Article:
New bridge proposed on Molokai
Makakupa‘ia Bridge, set to be replaced, was built in 1940
Replacement of a nearly 80-year-old bridge on Molokai’s south side in an $8.5 million project that would more than double its length and include wider shoulders for pedestrians and cyclists is being proposed by the state Department of Transportation.
The Makakupa’ia Bridge replacement project would last 18 to 24 months. The project’s environmental assessment received a finding of no significant impact by the state Department of Transportation.
Under the proposal, the new bridge would be 49 feet long and about 42 feet wide. It would include two 12-foot-wide traffic lanes and two 8-foot-wide shoulders “for pedestrians and cyclists.” The bridge, which would conform to current state and federal highway and transportation standards, would be built entirely within the highway right-of-way.
Built in 1940, the Makakupa’ia Bridge, about 4 miles east of Kaunakakai, is located at Milepost 3.94 on Kamehameha V Highway, the only thoroughfare between Kaunakakai and Halawa on the south shore of the island. It is about 23 feet long and 28 feet wide with two 11-foot lanes, 2-foot shoulders and no designated bike lane.
A January 2010 report said the bridge’s sufficiency rating was “functionally obsolete” and its railings, guardrails and guardrail end treatments needed upgrades.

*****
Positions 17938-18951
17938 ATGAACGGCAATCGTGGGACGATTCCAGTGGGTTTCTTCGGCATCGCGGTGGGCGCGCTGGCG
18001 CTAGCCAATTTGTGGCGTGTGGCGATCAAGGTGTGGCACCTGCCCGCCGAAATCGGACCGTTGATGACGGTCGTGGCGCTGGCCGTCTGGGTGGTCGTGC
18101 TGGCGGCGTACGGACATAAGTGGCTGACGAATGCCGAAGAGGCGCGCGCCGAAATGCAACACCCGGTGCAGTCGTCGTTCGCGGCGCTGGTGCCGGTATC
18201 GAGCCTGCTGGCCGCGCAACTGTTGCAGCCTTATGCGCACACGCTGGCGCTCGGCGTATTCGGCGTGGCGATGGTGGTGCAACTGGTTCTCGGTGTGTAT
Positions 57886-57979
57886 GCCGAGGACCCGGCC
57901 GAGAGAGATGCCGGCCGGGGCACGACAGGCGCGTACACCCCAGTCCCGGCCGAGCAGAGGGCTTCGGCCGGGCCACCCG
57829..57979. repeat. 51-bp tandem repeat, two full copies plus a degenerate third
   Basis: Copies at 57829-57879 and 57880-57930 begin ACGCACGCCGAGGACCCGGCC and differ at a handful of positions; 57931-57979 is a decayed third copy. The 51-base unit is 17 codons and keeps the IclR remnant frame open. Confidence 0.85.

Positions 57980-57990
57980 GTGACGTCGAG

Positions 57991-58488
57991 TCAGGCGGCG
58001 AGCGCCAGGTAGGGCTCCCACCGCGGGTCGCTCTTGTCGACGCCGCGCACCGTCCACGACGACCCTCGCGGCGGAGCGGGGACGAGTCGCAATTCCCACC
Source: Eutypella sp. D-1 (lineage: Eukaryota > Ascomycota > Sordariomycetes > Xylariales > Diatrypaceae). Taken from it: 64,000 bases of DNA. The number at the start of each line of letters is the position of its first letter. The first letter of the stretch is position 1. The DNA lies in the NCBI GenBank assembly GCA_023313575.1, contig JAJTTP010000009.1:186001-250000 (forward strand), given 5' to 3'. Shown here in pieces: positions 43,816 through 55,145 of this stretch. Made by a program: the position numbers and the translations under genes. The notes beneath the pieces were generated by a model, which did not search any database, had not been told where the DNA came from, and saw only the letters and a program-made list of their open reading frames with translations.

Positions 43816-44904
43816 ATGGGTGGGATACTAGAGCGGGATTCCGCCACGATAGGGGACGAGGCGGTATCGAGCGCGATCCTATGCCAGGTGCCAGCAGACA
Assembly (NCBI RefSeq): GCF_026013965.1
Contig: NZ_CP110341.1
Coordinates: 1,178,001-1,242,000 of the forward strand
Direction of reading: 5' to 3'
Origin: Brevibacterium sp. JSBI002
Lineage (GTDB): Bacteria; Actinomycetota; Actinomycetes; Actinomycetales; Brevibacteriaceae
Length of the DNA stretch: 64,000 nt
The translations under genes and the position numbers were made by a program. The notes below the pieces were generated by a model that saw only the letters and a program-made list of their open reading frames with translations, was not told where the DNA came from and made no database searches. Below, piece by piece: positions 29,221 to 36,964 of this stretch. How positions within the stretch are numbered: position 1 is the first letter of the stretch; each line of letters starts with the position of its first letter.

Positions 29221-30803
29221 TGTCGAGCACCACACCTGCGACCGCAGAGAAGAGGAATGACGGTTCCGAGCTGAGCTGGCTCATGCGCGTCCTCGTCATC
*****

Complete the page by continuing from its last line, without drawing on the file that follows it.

During construction, traffic would remain open with a temporary bypass road built on the mauka side; the bypass would be removed after project completion. A contractor staging area would be on the mauka side of the highway, east of the bridge.
For residential parcels on the makai side of the highway, access would be located within the highway right-of-way but outside areas impacted by construction, the report added.
The project’s estimated duration includes construction/removal of the temporary bypass road, demolition of the existing bridge, construction of the new bridge and associated roadwork on approaches to the new bridge. An estimated start date was not included in the report.
Environmental reviews are mandated for the project due to its proposed use of state land and funds.
The information appeared in the state’s Office of Environmental Quality Control’s Aug. 23 publication of The Environmental Notice.
* Kehaulani Cerizo can be reached at email@example.com.